Has Barack Obama lost his oratorical touch? Is he beginning to be tuned out because we see so much of him?
When I’m browsing for a book to read, I always check out the first couple of lines. If they grab me, I’m more than half way there. I want to know what happens next.
Instead of the 15 minutes he was allotted, Colonel Gaddafi of Libya recently spoke for 96 minutes to UN delegates in New York. He discussed Somali pirates, the death of JFK, jet lag and swine flu conspiracy theories. He was ridiculed by the media and anyone within ear shot.
No doubt about it, the political climate of 2009 is hot. When policymakers on both sides of the aisle think nothing of accusing their opponents of lying, you know that discourse in the public sphere has reached an all-time low.
A major overhaul of our health care system. Financial regulation. Economic stimulus. The environment. Two wars. Lots of people say President Obama is trying to tackle too many problems at once. Some critics say he ignores the legacy of past presidents who maintained a more steady focus.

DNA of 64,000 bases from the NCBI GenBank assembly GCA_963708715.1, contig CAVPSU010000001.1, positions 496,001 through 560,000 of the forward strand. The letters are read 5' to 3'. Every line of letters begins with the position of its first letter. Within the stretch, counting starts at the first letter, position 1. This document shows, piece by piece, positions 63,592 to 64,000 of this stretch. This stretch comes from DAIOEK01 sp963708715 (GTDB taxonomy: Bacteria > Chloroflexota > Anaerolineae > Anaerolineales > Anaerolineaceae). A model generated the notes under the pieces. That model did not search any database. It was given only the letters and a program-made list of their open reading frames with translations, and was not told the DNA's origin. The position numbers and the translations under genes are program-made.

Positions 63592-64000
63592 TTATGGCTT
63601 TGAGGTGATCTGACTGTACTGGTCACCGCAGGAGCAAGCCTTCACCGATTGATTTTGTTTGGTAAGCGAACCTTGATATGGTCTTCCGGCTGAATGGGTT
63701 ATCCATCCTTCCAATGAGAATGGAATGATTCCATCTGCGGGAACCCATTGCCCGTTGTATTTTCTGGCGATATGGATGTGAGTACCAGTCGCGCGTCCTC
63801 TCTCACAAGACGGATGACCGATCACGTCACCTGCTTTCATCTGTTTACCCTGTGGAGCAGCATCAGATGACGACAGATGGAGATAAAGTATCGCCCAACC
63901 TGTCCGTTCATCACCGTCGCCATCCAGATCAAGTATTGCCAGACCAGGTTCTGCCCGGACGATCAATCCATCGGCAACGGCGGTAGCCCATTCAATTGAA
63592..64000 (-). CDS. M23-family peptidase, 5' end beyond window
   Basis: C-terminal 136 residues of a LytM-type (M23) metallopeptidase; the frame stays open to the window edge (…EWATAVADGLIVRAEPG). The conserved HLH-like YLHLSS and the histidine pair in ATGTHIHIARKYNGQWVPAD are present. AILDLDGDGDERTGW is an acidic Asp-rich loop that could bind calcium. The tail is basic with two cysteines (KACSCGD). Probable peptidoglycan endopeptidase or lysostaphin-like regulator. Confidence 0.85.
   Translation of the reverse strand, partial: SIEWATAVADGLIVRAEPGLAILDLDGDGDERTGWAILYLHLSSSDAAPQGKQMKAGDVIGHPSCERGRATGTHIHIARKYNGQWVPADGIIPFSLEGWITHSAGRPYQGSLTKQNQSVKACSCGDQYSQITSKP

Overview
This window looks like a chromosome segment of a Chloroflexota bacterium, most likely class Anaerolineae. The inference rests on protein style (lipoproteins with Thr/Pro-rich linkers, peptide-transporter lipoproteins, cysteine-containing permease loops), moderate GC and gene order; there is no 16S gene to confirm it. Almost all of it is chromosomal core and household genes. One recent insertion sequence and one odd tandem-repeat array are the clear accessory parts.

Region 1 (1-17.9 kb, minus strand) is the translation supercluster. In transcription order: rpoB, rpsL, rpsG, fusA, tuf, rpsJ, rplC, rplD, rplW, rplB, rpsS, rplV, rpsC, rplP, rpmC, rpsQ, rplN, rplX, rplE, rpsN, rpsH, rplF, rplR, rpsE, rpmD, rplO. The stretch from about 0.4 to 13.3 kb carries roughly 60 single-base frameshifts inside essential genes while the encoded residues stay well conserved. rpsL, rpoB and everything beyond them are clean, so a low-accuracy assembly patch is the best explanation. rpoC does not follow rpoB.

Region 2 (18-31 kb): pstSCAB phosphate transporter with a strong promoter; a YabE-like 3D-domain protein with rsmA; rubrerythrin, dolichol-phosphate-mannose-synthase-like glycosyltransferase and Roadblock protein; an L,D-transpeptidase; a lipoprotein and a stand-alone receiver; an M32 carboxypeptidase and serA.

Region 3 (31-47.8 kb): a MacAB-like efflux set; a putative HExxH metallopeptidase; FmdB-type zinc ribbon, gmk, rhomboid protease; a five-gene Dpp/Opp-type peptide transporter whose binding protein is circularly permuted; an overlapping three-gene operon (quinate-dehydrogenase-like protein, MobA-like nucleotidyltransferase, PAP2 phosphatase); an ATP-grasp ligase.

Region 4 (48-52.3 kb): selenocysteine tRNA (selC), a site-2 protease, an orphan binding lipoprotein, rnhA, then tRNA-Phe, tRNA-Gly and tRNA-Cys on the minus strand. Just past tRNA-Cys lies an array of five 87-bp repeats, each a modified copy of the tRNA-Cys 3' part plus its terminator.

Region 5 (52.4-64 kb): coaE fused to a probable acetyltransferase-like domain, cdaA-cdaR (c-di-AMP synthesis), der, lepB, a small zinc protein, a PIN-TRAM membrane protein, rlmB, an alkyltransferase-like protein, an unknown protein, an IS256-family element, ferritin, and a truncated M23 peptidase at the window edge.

When the acclaimed memoirist Frank McCourt died this week, he was lionized for the simple and sad storytelling in his Pulitzer Prize winning book, “Angela’s Ashes,” which recounted his impoverished childhood in Ireland. But he spent much of his adult life as a high school teacher in New York, where he prodded his writing students to tell their stories, using himself as an example. One former student, who became a writer, said, “He used to sort of recite from memory the stories that became ‘Angela’s Ashes.’ Some of his fellow teachers admonished him for revealing so much of himself, noting he had a right to privacy with his students. According to the New York Times essay on McCourt at his death, his colleagues would say, “Your life, man. It’s all you have.”